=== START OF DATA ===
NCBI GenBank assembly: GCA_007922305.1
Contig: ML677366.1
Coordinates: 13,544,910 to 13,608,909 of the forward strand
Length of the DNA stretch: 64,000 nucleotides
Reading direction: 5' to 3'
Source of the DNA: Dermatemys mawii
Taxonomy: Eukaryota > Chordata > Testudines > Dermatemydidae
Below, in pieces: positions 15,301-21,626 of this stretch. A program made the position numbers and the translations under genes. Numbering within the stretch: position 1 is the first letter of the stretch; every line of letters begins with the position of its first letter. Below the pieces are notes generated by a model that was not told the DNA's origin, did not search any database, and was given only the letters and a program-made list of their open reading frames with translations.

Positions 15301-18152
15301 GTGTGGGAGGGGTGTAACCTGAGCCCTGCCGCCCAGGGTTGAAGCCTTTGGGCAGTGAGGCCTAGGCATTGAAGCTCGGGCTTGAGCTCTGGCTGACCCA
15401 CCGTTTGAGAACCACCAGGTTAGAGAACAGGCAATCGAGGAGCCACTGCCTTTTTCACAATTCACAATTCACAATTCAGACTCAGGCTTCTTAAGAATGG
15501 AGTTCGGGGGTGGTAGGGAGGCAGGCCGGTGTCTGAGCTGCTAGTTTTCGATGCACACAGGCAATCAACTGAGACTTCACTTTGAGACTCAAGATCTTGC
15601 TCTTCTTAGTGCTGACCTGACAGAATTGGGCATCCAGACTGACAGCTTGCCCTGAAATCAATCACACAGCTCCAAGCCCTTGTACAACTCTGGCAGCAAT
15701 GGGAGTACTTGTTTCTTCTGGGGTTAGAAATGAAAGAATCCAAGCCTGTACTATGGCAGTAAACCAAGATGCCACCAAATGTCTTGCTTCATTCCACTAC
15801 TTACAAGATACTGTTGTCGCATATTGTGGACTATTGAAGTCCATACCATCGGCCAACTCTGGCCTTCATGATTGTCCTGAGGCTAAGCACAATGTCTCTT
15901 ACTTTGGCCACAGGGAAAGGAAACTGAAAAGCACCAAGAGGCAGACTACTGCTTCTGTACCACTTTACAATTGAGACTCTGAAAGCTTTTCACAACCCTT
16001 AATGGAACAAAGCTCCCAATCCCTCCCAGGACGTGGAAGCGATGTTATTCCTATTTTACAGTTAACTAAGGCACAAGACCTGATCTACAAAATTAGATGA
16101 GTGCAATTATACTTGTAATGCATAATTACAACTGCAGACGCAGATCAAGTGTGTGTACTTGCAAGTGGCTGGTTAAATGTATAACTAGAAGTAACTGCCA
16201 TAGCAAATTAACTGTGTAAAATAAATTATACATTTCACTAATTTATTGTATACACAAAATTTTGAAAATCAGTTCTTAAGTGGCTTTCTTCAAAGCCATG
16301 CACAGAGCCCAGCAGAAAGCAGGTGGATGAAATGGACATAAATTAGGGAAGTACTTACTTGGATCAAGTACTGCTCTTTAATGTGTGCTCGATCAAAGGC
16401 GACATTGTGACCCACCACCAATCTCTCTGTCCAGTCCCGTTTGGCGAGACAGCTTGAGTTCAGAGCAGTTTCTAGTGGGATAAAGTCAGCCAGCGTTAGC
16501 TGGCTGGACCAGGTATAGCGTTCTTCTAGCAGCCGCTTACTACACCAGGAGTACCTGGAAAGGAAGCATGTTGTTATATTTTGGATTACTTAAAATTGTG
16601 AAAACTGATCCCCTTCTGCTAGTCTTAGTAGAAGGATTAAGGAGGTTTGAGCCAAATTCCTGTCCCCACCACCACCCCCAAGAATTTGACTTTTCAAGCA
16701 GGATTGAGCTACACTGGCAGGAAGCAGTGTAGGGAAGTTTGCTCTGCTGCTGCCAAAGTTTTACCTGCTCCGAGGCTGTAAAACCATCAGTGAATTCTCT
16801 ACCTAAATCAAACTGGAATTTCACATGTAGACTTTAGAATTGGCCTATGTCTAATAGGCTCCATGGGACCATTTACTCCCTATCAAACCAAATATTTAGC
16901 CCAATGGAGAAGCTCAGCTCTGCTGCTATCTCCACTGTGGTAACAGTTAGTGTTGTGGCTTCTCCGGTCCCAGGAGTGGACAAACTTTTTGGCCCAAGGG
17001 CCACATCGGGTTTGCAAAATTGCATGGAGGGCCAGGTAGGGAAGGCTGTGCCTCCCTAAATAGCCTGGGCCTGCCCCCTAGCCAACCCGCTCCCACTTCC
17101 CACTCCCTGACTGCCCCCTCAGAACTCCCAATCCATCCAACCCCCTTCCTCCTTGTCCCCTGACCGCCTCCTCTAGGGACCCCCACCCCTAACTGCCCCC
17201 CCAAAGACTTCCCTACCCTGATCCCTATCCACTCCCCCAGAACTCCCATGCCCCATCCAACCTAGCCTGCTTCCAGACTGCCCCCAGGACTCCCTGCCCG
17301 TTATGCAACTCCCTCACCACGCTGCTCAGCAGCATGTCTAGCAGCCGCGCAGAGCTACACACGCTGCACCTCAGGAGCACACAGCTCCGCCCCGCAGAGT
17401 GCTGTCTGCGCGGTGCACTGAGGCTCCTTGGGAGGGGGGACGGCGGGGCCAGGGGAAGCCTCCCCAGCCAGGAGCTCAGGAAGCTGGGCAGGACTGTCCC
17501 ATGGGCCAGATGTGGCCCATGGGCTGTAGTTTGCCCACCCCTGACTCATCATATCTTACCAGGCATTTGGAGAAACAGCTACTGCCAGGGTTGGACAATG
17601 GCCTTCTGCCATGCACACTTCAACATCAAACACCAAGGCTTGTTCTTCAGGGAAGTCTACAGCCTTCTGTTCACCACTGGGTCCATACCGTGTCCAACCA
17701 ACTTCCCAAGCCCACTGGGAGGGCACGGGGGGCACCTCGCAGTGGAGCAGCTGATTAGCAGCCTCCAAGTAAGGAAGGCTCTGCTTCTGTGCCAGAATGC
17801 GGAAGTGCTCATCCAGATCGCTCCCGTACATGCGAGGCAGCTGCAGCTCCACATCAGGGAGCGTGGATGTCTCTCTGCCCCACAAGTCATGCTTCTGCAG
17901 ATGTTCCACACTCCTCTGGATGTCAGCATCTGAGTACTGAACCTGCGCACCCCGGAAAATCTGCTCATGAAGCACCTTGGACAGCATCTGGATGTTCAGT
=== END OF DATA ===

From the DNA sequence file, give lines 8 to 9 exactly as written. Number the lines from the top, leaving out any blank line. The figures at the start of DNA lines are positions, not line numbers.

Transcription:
Below, in pieces: positions 15,301-21,626 of this stretch. A program made the position numbers and the translations under genes. Numbering within the stretch: position 1 is the first letter of the stretch; every line of letters begins with the position of its first letter. Below the pieces are notes generated by a model that was not told the DNA's origin, did not search any database, and was given only the letters and a program-made list of their open reading frames with translations.

Positions 15301-18152